Theatre Royal, York
Caravan holidays: you either love 'em or hate 'em. When it comes to spending a week or two in a big tin can, getting back to nature without sacrificing mod cons such as gas and electricity, there seems to be no middle ground. John Godber's 1998 play Perfect Pitch is a peculiarly English blend of caravanning and the class divide, commissioned by Alan Ayckbourn for Scarborough's Stephen Joseph Theatre and resurrected in this Hull Truck touring production directed by the author.
Perfect Pitch is the tale of two couples, middle-class Ron (James Hornsby) and Yvonne (Julie Higginson) and working-class Grant (Adrian Hood) and Steph (Kate Baines). When Ron's frazzled nerves oblige him to leave teaching at the age of 45 he is persuaded by wife Yvonne, a recovering alcoholic, to invest in a caravan and take a relaxing holiday in Scarborough. It sounds idyllic - daily rides out to places of interest, jogging on the beach and an opportunity for Oxford graduate Yvonne to learn her role in an amateur production of The Mikado.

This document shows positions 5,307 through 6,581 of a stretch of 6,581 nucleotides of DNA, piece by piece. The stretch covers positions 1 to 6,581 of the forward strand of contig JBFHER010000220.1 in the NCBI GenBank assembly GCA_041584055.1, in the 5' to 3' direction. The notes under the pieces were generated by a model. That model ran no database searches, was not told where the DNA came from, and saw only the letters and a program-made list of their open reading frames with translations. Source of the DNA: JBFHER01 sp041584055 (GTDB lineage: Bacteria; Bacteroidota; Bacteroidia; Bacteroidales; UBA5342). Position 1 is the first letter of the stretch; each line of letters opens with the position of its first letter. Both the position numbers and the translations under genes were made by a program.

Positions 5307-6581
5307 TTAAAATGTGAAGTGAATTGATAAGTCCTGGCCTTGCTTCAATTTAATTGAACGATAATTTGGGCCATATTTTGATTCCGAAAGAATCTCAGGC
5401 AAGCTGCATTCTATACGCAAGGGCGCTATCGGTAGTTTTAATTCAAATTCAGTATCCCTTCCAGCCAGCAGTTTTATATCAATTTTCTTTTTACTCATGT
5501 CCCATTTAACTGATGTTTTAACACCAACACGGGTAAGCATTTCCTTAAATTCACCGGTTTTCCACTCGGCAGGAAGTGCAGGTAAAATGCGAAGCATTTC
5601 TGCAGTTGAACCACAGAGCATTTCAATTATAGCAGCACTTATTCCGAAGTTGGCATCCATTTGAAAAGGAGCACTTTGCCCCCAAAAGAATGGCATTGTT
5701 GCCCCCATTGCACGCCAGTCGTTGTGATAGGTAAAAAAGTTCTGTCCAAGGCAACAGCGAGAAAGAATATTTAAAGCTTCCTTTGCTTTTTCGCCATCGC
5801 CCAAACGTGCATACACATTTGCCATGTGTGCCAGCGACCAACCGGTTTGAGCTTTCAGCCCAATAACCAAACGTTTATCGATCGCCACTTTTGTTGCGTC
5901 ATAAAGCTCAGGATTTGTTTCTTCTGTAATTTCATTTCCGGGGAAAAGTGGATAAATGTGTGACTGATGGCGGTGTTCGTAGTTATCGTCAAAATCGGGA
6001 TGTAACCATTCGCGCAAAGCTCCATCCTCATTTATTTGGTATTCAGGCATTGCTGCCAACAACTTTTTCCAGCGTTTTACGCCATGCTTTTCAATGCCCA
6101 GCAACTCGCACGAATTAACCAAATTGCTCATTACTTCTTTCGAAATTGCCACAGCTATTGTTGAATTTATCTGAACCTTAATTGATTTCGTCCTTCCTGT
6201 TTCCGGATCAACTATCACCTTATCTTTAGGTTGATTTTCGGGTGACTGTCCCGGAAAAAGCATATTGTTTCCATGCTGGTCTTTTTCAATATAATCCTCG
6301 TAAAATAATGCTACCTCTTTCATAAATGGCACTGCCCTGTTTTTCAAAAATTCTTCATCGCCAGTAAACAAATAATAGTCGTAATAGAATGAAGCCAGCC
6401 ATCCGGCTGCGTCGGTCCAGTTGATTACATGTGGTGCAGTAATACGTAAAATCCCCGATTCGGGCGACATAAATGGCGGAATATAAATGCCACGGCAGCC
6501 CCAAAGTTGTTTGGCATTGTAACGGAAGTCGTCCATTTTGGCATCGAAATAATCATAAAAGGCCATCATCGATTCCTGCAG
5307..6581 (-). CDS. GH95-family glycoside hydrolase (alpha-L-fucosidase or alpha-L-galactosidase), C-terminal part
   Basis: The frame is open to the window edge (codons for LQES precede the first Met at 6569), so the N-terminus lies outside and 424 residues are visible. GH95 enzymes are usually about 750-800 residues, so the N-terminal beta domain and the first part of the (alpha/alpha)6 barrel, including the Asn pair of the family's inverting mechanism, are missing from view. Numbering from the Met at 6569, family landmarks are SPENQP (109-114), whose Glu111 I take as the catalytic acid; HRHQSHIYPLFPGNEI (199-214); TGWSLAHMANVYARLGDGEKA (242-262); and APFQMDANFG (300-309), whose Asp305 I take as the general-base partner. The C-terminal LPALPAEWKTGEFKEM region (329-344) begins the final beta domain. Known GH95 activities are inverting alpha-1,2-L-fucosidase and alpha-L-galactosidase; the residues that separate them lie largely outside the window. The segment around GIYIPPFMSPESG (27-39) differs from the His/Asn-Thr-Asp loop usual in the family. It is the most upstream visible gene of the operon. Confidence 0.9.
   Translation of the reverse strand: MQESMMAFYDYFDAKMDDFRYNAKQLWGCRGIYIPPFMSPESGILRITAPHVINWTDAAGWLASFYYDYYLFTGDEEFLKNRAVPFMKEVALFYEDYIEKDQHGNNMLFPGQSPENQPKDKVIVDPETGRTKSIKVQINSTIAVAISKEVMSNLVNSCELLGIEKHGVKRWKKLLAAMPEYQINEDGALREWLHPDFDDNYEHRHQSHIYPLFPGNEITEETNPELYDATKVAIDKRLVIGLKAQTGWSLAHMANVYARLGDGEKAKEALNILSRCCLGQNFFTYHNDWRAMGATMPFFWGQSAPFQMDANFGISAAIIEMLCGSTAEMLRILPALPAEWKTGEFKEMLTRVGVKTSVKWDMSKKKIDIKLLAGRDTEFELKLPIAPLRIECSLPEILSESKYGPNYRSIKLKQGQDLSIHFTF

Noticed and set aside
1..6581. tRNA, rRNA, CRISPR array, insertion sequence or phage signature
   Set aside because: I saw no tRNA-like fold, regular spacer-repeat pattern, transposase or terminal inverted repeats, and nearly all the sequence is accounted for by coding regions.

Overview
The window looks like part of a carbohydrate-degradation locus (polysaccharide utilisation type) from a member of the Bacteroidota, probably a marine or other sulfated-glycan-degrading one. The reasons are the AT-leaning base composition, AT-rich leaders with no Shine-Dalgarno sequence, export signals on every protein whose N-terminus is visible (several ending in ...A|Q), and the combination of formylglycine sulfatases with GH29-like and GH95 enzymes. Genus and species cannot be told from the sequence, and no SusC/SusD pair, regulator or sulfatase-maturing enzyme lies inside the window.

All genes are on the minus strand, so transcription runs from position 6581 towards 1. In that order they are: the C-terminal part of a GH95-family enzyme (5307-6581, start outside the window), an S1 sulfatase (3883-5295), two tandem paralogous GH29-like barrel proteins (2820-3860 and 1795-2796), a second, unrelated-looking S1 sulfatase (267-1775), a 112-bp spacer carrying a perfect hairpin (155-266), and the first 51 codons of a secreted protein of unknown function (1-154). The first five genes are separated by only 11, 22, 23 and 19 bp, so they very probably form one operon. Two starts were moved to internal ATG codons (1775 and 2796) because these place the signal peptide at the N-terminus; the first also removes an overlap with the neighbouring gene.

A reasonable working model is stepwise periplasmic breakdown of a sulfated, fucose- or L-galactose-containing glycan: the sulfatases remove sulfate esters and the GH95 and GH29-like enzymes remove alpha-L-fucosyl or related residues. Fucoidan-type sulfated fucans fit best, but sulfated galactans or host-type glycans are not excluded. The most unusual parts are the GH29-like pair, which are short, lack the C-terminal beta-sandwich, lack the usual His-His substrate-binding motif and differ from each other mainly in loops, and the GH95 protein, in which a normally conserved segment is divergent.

Unfortunately the peace and quiet doesn't last long. No sooner has Ron succeeded in parking his expensive home-from-home than his privacy is invaded by a caravan so decrepit it's in danger of being shaken to bits by the noisy sexual shenanigans taking place within. The newcomers turn out to be Grant, a hulking Neanderthal of limited cultural horizons, and his much younger partner Steph, who talks the strait-laced Yvonne into accompanying her to a male strip show. When the girls return to the campsite completely plastered the stage is set for a confrontation
As with all Godber plays there is no shortage of good one-liners and lots of physical comedy (Ron's struggle to erect a plastic awning will strike a chord with many hamfisted caravanners). Two of the funniest scenes are non-verbal, namely the revelation that the sex god next door is in fact a scruffy middle-aged man with a beer belly, and Yvonne's drunken cabaret act with a dead rabbit. But despite good performances all round Perfect Pitch never rises far above the level of TV sitcom, and despite Pip Leckenby's clever set - which features a cut-away caravan - I frequently found myself wondering what the play would look like as an hour-long comedy on the small screen.
At the Theatre Royal until 24th March, then touring to Newcastle Under Lyme, Southend-on-Sea, Eastbourne, Halifax and Harrogate
David Chadderton reviewed this productionat the Lowry, Salford
Reviewer: J. D. Atkinson